In today’s digital age, logging data is a crucial part of application development and maintenance. Proper logging practices help developers gain visibility into the application’s behavior and monitor its performance, enabling them to identify and resolve issues more efficiently.
Unfortunately, not all developers and organizations are taking advantage of the best logging practices available, leading to a subpar experience for both developers and end-users. In this article, we will explore the top application logging practices that developers should adopt to ensure their applications are running smoothly.
Establishing Clear Logging Goals
The first step in establishing an effective logging strategy is to define the logging goals. Logging goals are a set of objectives that provide direction and purpose for the logs being generated. Logging goals typically include monitoring application performance, identifying and resolving issues, and complying with regulatory requirements.
To establish clear logging goals, developers should start by analyzing the business requirements and use cases of the application. By doing so, developers can gain a better understanding of the types of issues that may arise and what logs are needed to identify and resolve them.
Leveraging Proper Log Formatting
The format of logs is just as important as the content they contain. Proper log formatting provides a consistent structure that allows developers to read, interpret, and analyze logs quickly.
In general, logs should follow a standard format that includes a timestamp, log level, message, and context. By adhering to this format, developers can quickly identify the severity of issues, filter and search through logs efficiently, and troubleshoot issues more effectively.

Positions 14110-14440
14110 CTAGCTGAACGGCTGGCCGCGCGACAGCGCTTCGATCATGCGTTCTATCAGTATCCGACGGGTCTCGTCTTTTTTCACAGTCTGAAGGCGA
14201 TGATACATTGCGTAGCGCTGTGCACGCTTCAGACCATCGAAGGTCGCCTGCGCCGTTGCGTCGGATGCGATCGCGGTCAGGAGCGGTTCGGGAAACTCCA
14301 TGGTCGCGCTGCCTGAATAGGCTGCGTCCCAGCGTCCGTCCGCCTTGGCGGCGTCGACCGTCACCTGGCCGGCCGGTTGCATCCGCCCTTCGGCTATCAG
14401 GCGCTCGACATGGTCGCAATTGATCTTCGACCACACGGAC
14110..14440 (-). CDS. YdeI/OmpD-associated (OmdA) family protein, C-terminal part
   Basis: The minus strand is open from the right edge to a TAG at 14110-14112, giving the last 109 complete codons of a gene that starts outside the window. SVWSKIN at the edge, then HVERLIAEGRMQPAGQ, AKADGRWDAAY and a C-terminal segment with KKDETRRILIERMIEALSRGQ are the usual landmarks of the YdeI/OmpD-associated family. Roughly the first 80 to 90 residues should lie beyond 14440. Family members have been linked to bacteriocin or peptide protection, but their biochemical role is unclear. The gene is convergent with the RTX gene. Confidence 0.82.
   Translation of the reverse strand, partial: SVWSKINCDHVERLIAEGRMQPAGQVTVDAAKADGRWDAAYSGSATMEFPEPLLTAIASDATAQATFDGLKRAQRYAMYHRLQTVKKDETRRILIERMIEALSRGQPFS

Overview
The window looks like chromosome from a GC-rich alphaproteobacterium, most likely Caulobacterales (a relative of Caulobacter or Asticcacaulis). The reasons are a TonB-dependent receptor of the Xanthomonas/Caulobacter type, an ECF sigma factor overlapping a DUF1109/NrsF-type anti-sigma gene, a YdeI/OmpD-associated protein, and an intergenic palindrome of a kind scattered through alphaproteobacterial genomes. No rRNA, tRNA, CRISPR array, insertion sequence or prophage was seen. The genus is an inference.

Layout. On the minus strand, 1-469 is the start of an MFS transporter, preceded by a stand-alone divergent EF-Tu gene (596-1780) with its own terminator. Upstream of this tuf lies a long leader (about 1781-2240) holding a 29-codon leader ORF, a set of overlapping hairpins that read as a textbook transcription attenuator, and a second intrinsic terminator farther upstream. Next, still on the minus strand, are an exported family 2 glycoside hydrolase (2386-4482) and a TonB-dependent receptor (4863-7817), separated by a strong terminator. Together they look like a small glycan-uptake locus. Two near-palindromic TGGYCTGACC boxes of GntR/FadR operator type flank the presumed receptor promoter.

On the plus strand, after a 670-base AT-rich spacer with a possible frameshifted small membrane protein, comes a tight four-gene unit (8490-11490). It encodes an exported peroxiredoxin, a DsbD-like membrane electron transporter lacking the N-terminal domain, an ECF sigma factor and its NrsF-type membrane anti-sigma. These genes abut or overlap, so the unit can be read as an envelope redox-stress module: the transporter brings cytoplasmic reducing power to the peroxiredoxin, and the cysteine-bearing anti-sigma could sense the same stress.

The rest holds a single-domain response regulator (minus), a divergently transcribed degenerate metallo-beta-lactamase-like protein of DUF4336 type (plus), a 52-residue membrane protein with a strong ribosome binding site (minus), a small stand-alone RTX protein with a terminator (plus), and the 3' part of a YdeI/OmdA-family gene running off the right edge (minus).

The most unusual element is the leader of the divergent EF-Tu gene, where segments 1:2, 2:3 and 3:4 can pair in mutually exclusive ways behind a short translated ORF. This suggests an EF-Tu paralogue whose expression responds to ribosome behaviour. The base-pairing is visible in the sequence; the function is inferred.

Utilizing Log Levels
Log levels are critical to establishing the severity of issues within an application. By using log levels, developers can prioritize issues and take appropriate actions.
The most commonly used log levels include:
- DEBUG: These logs provide detailed information and are typically used for development purposes.
- INFO: These logs provide general information about the application’s behavior and are often used for monitoring and performance analysis.
- WARN: These logs highlight potential issues that may cause problems in the future.
- ERROR: These logs indicate that an error has occurred, and the application cannot continue running.
- FATAL: These logs represent critical errors that could result in system failure.
By using log levels appropriately, developers can identify and resolve issues efficiently, ultimately leading to a better end-user experience.
Incorporating Log Rotation
Log rotation is a practice used to manage log file sizes and improve application performance. Over time, logs can accumulate and take up significant disk space, causing performance issues. Log rotation involves automatically archiving or deleting old log files, making room for new logs.
Developers should establish a log rotation policy that aligns with their application requirements. The policy should consider the frequency of log generation, the maximum size of the log file, and the number of archived log files to keep. By doing so, developers can manage log file sizes efficiently and maintain application performance.
Implementing Log Analysis
Log analysis involves reviewing and analyzing logs to identify trends and patterns that can help improve application performance. By leveraging log analysis tools, developers can identify issues quickly and resolve them efficiently.
There are various log analysis tools available, such as ELK Stack, Graylog, and Splunk. These tools provide a centralized platform for analyzing logs, generating reports, and monitoring application performance.
Ensuring Log Security
Log files often contain sensitive information such as user credentials, API keys, and other data that can compromise the security of the application. Therefore, it is essential to ensure log security by restricting access to log files.